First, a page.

The US Supreme Court mentions broccoli a dozen times in health care ruling

What did the US Supreme Court think was worthy of a dozen mentions in its recent ruling on Barack Obama’s health care reforms? (Clue: my headline which was rather a spoiler.)

Chief Justice Roberts jumps right into what Justice Ginsburg calls “the broccoli horrible,” meaning the invocation of broccoli as the sickening consequence of unrestrained big government. Opposing the idea that the Commerce Clause allows Congress to regulate a consumer’s inactivity, he repeats what is by now the familiar taunting query of the right: What would stop a government that can make you buy health insurance from also making you buy healthy vegetables? [New Yorker]

Of course the idea of the government making the purchase of something mandatory is nothing new in the UK. Think motor vehicles and insurance for a start.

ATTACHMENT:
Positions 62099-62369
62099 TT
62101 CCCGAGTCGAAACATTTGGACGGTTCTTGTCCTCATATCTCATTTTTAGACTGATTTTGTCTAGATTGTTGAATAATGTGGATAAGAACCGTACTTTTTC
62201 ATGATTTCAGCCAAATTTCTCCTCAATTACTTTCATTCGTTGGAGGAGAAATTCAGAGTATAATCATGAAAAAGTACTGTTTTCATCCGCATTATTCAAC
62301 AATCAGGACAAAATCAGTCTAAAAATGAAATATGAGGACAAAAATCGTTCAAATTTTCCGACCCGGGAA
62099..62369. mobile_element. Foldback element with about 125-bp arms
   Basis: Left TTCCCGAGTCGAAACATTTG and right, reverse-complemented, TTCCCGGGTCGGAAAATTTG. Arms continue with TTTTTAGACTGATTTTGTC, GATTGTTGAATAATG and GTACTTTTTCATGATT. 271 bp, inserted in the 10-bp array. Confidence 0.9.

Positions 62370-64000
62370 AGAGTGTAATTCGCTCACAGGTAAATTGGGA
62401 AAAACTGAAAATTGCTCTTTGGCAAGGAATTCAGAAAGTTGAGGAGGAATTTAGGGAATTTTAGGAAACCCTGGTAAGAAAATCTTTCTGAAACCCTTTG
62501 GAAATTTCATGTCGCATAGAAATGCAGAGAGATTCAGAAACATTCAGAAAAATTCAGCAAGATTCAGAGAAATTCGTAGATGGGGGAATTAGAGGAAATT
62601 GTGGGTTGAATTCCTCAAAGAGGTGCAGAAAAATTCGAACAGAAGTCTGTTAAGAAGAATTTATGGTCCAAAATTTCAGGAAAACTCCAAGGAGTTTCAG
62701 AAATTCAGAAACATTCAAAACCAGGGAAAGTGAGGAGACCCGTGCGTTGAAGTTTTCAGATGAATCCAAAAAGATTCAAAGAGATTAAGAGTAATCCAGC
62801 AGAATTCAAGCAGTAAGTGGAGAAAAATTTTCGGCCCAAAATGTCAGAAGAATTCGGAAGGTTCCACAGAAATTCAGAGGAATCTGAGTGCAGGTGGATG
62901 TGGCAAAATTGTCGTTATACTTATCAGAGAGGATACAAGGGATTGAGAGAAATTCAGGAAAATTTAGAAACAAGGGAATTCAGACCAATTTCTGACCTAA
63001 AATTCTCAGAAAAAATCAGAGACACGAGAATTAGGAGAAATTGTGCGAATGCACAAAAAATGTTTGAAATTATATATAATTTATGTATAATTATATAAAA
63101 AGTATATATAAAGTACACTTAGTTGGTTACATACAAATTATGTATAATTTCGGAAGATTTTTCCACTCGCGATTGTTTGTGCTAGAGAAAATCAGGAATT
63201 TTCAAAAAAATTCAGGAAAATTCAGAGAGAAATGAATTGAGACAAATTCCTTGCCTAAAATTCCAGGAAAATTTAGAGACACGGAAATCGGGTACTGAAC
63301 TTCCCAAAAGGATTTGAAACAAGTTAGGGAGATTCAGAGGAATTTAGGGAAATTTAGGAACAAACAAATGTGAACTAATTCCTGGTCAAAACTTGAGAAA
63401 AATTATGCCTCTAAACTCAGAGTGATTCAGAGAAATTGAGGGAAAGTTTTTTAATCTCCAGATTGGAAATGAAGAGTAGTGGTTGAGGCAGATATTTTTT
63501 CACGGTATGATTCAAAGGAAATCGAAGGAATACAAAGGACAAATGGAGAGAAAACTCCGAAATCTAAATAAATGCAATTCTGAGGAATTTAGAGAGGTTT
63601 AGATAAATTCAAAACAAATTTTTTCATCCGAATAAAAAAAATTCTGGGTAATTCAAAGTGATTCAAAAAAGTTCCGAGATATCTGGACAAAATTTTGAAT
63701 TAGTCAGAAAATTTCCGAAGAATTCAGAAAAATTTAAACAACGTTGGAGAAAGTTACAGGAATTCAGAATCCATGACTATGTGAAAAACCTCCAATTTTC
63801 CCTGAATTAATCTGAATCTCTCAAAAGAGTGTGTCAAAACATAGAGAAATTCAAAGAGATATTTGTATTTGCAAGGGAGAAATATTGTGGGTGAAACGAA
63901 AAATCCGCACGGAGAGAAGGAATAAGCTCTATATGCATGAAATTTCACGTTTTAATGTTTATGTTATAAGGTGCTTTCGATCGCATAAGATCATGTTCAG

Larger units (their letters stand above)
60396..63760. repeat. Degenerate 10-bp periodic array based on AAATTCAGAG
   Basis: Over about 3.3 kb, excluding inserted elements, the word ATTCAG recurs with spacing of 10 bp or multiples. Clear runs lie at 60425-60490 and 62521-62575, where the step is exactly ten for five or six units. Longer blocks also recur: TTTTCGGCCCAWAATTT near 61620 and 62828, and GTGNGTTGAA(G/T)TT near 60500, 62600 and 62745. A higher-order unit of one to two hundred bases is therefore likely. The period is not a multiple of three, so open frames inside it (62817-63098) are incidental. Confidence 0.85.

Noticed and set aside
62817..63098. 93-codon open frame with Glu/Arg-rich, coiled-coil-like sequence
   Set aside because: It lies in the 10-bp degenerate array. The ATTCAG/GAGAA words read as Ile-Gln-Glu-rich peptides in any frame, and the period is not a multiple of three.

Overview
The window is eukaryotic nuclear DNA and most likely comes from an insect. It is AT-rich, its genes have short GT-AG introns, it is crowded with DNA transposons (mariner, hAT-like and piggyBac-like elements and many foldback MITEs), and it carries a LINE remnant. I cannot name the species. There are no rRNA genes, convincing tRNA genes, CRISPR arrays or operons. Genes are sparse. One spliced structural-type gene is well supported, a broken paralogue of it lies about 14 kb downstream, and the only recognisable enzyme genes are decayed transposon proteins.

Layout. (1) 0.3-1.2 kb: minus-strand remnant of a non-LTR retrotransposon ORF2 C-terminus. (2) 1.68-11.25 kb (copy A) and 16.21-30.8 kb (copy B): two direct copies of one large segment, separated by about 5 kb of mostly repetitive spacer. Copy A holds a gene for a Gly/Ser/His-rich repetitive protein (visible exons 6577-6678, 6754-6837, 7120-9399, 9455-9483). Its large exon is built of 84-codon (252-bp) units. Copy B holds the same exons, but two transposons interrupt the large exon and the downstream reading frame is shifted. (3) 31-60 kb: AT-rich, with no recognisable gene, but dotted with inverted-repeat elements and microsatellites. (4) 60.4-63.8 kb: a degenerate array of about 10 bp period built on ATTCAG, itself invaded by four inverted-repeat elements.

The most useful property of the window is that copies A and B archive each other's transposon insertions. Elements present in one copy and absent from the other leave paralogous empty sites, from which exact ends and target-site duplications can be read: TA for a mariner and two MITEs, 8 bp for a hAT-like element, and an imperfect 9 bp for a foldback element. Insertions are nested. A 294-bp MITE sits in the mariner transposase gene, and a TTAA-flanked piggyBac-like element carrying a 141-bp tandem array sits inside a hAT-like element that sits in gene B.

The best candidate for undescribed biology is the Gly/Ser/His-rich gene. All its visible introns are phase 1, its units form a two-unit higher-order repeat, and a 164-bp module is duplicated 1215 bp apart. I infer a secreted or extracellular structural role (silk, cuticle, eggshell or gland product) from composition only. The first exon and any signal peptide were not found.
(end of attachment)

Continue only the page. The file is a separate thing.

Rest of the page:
Even bearing in mind Harold Wilson’s dictum about a week, however, I’m fairly certain that the UK will continue to be a test case for how mandatory purchase rules do not sprout enforced broccoli consumption regulations.

Now, I’m off to enjoy the Wikipedia marvel that is the broccoli talk page once more.



Leave a Reply

Your email address will not be published. Required fields are marked *

All comments and data you submit with them will be handled in line with the privacy and moderation policies.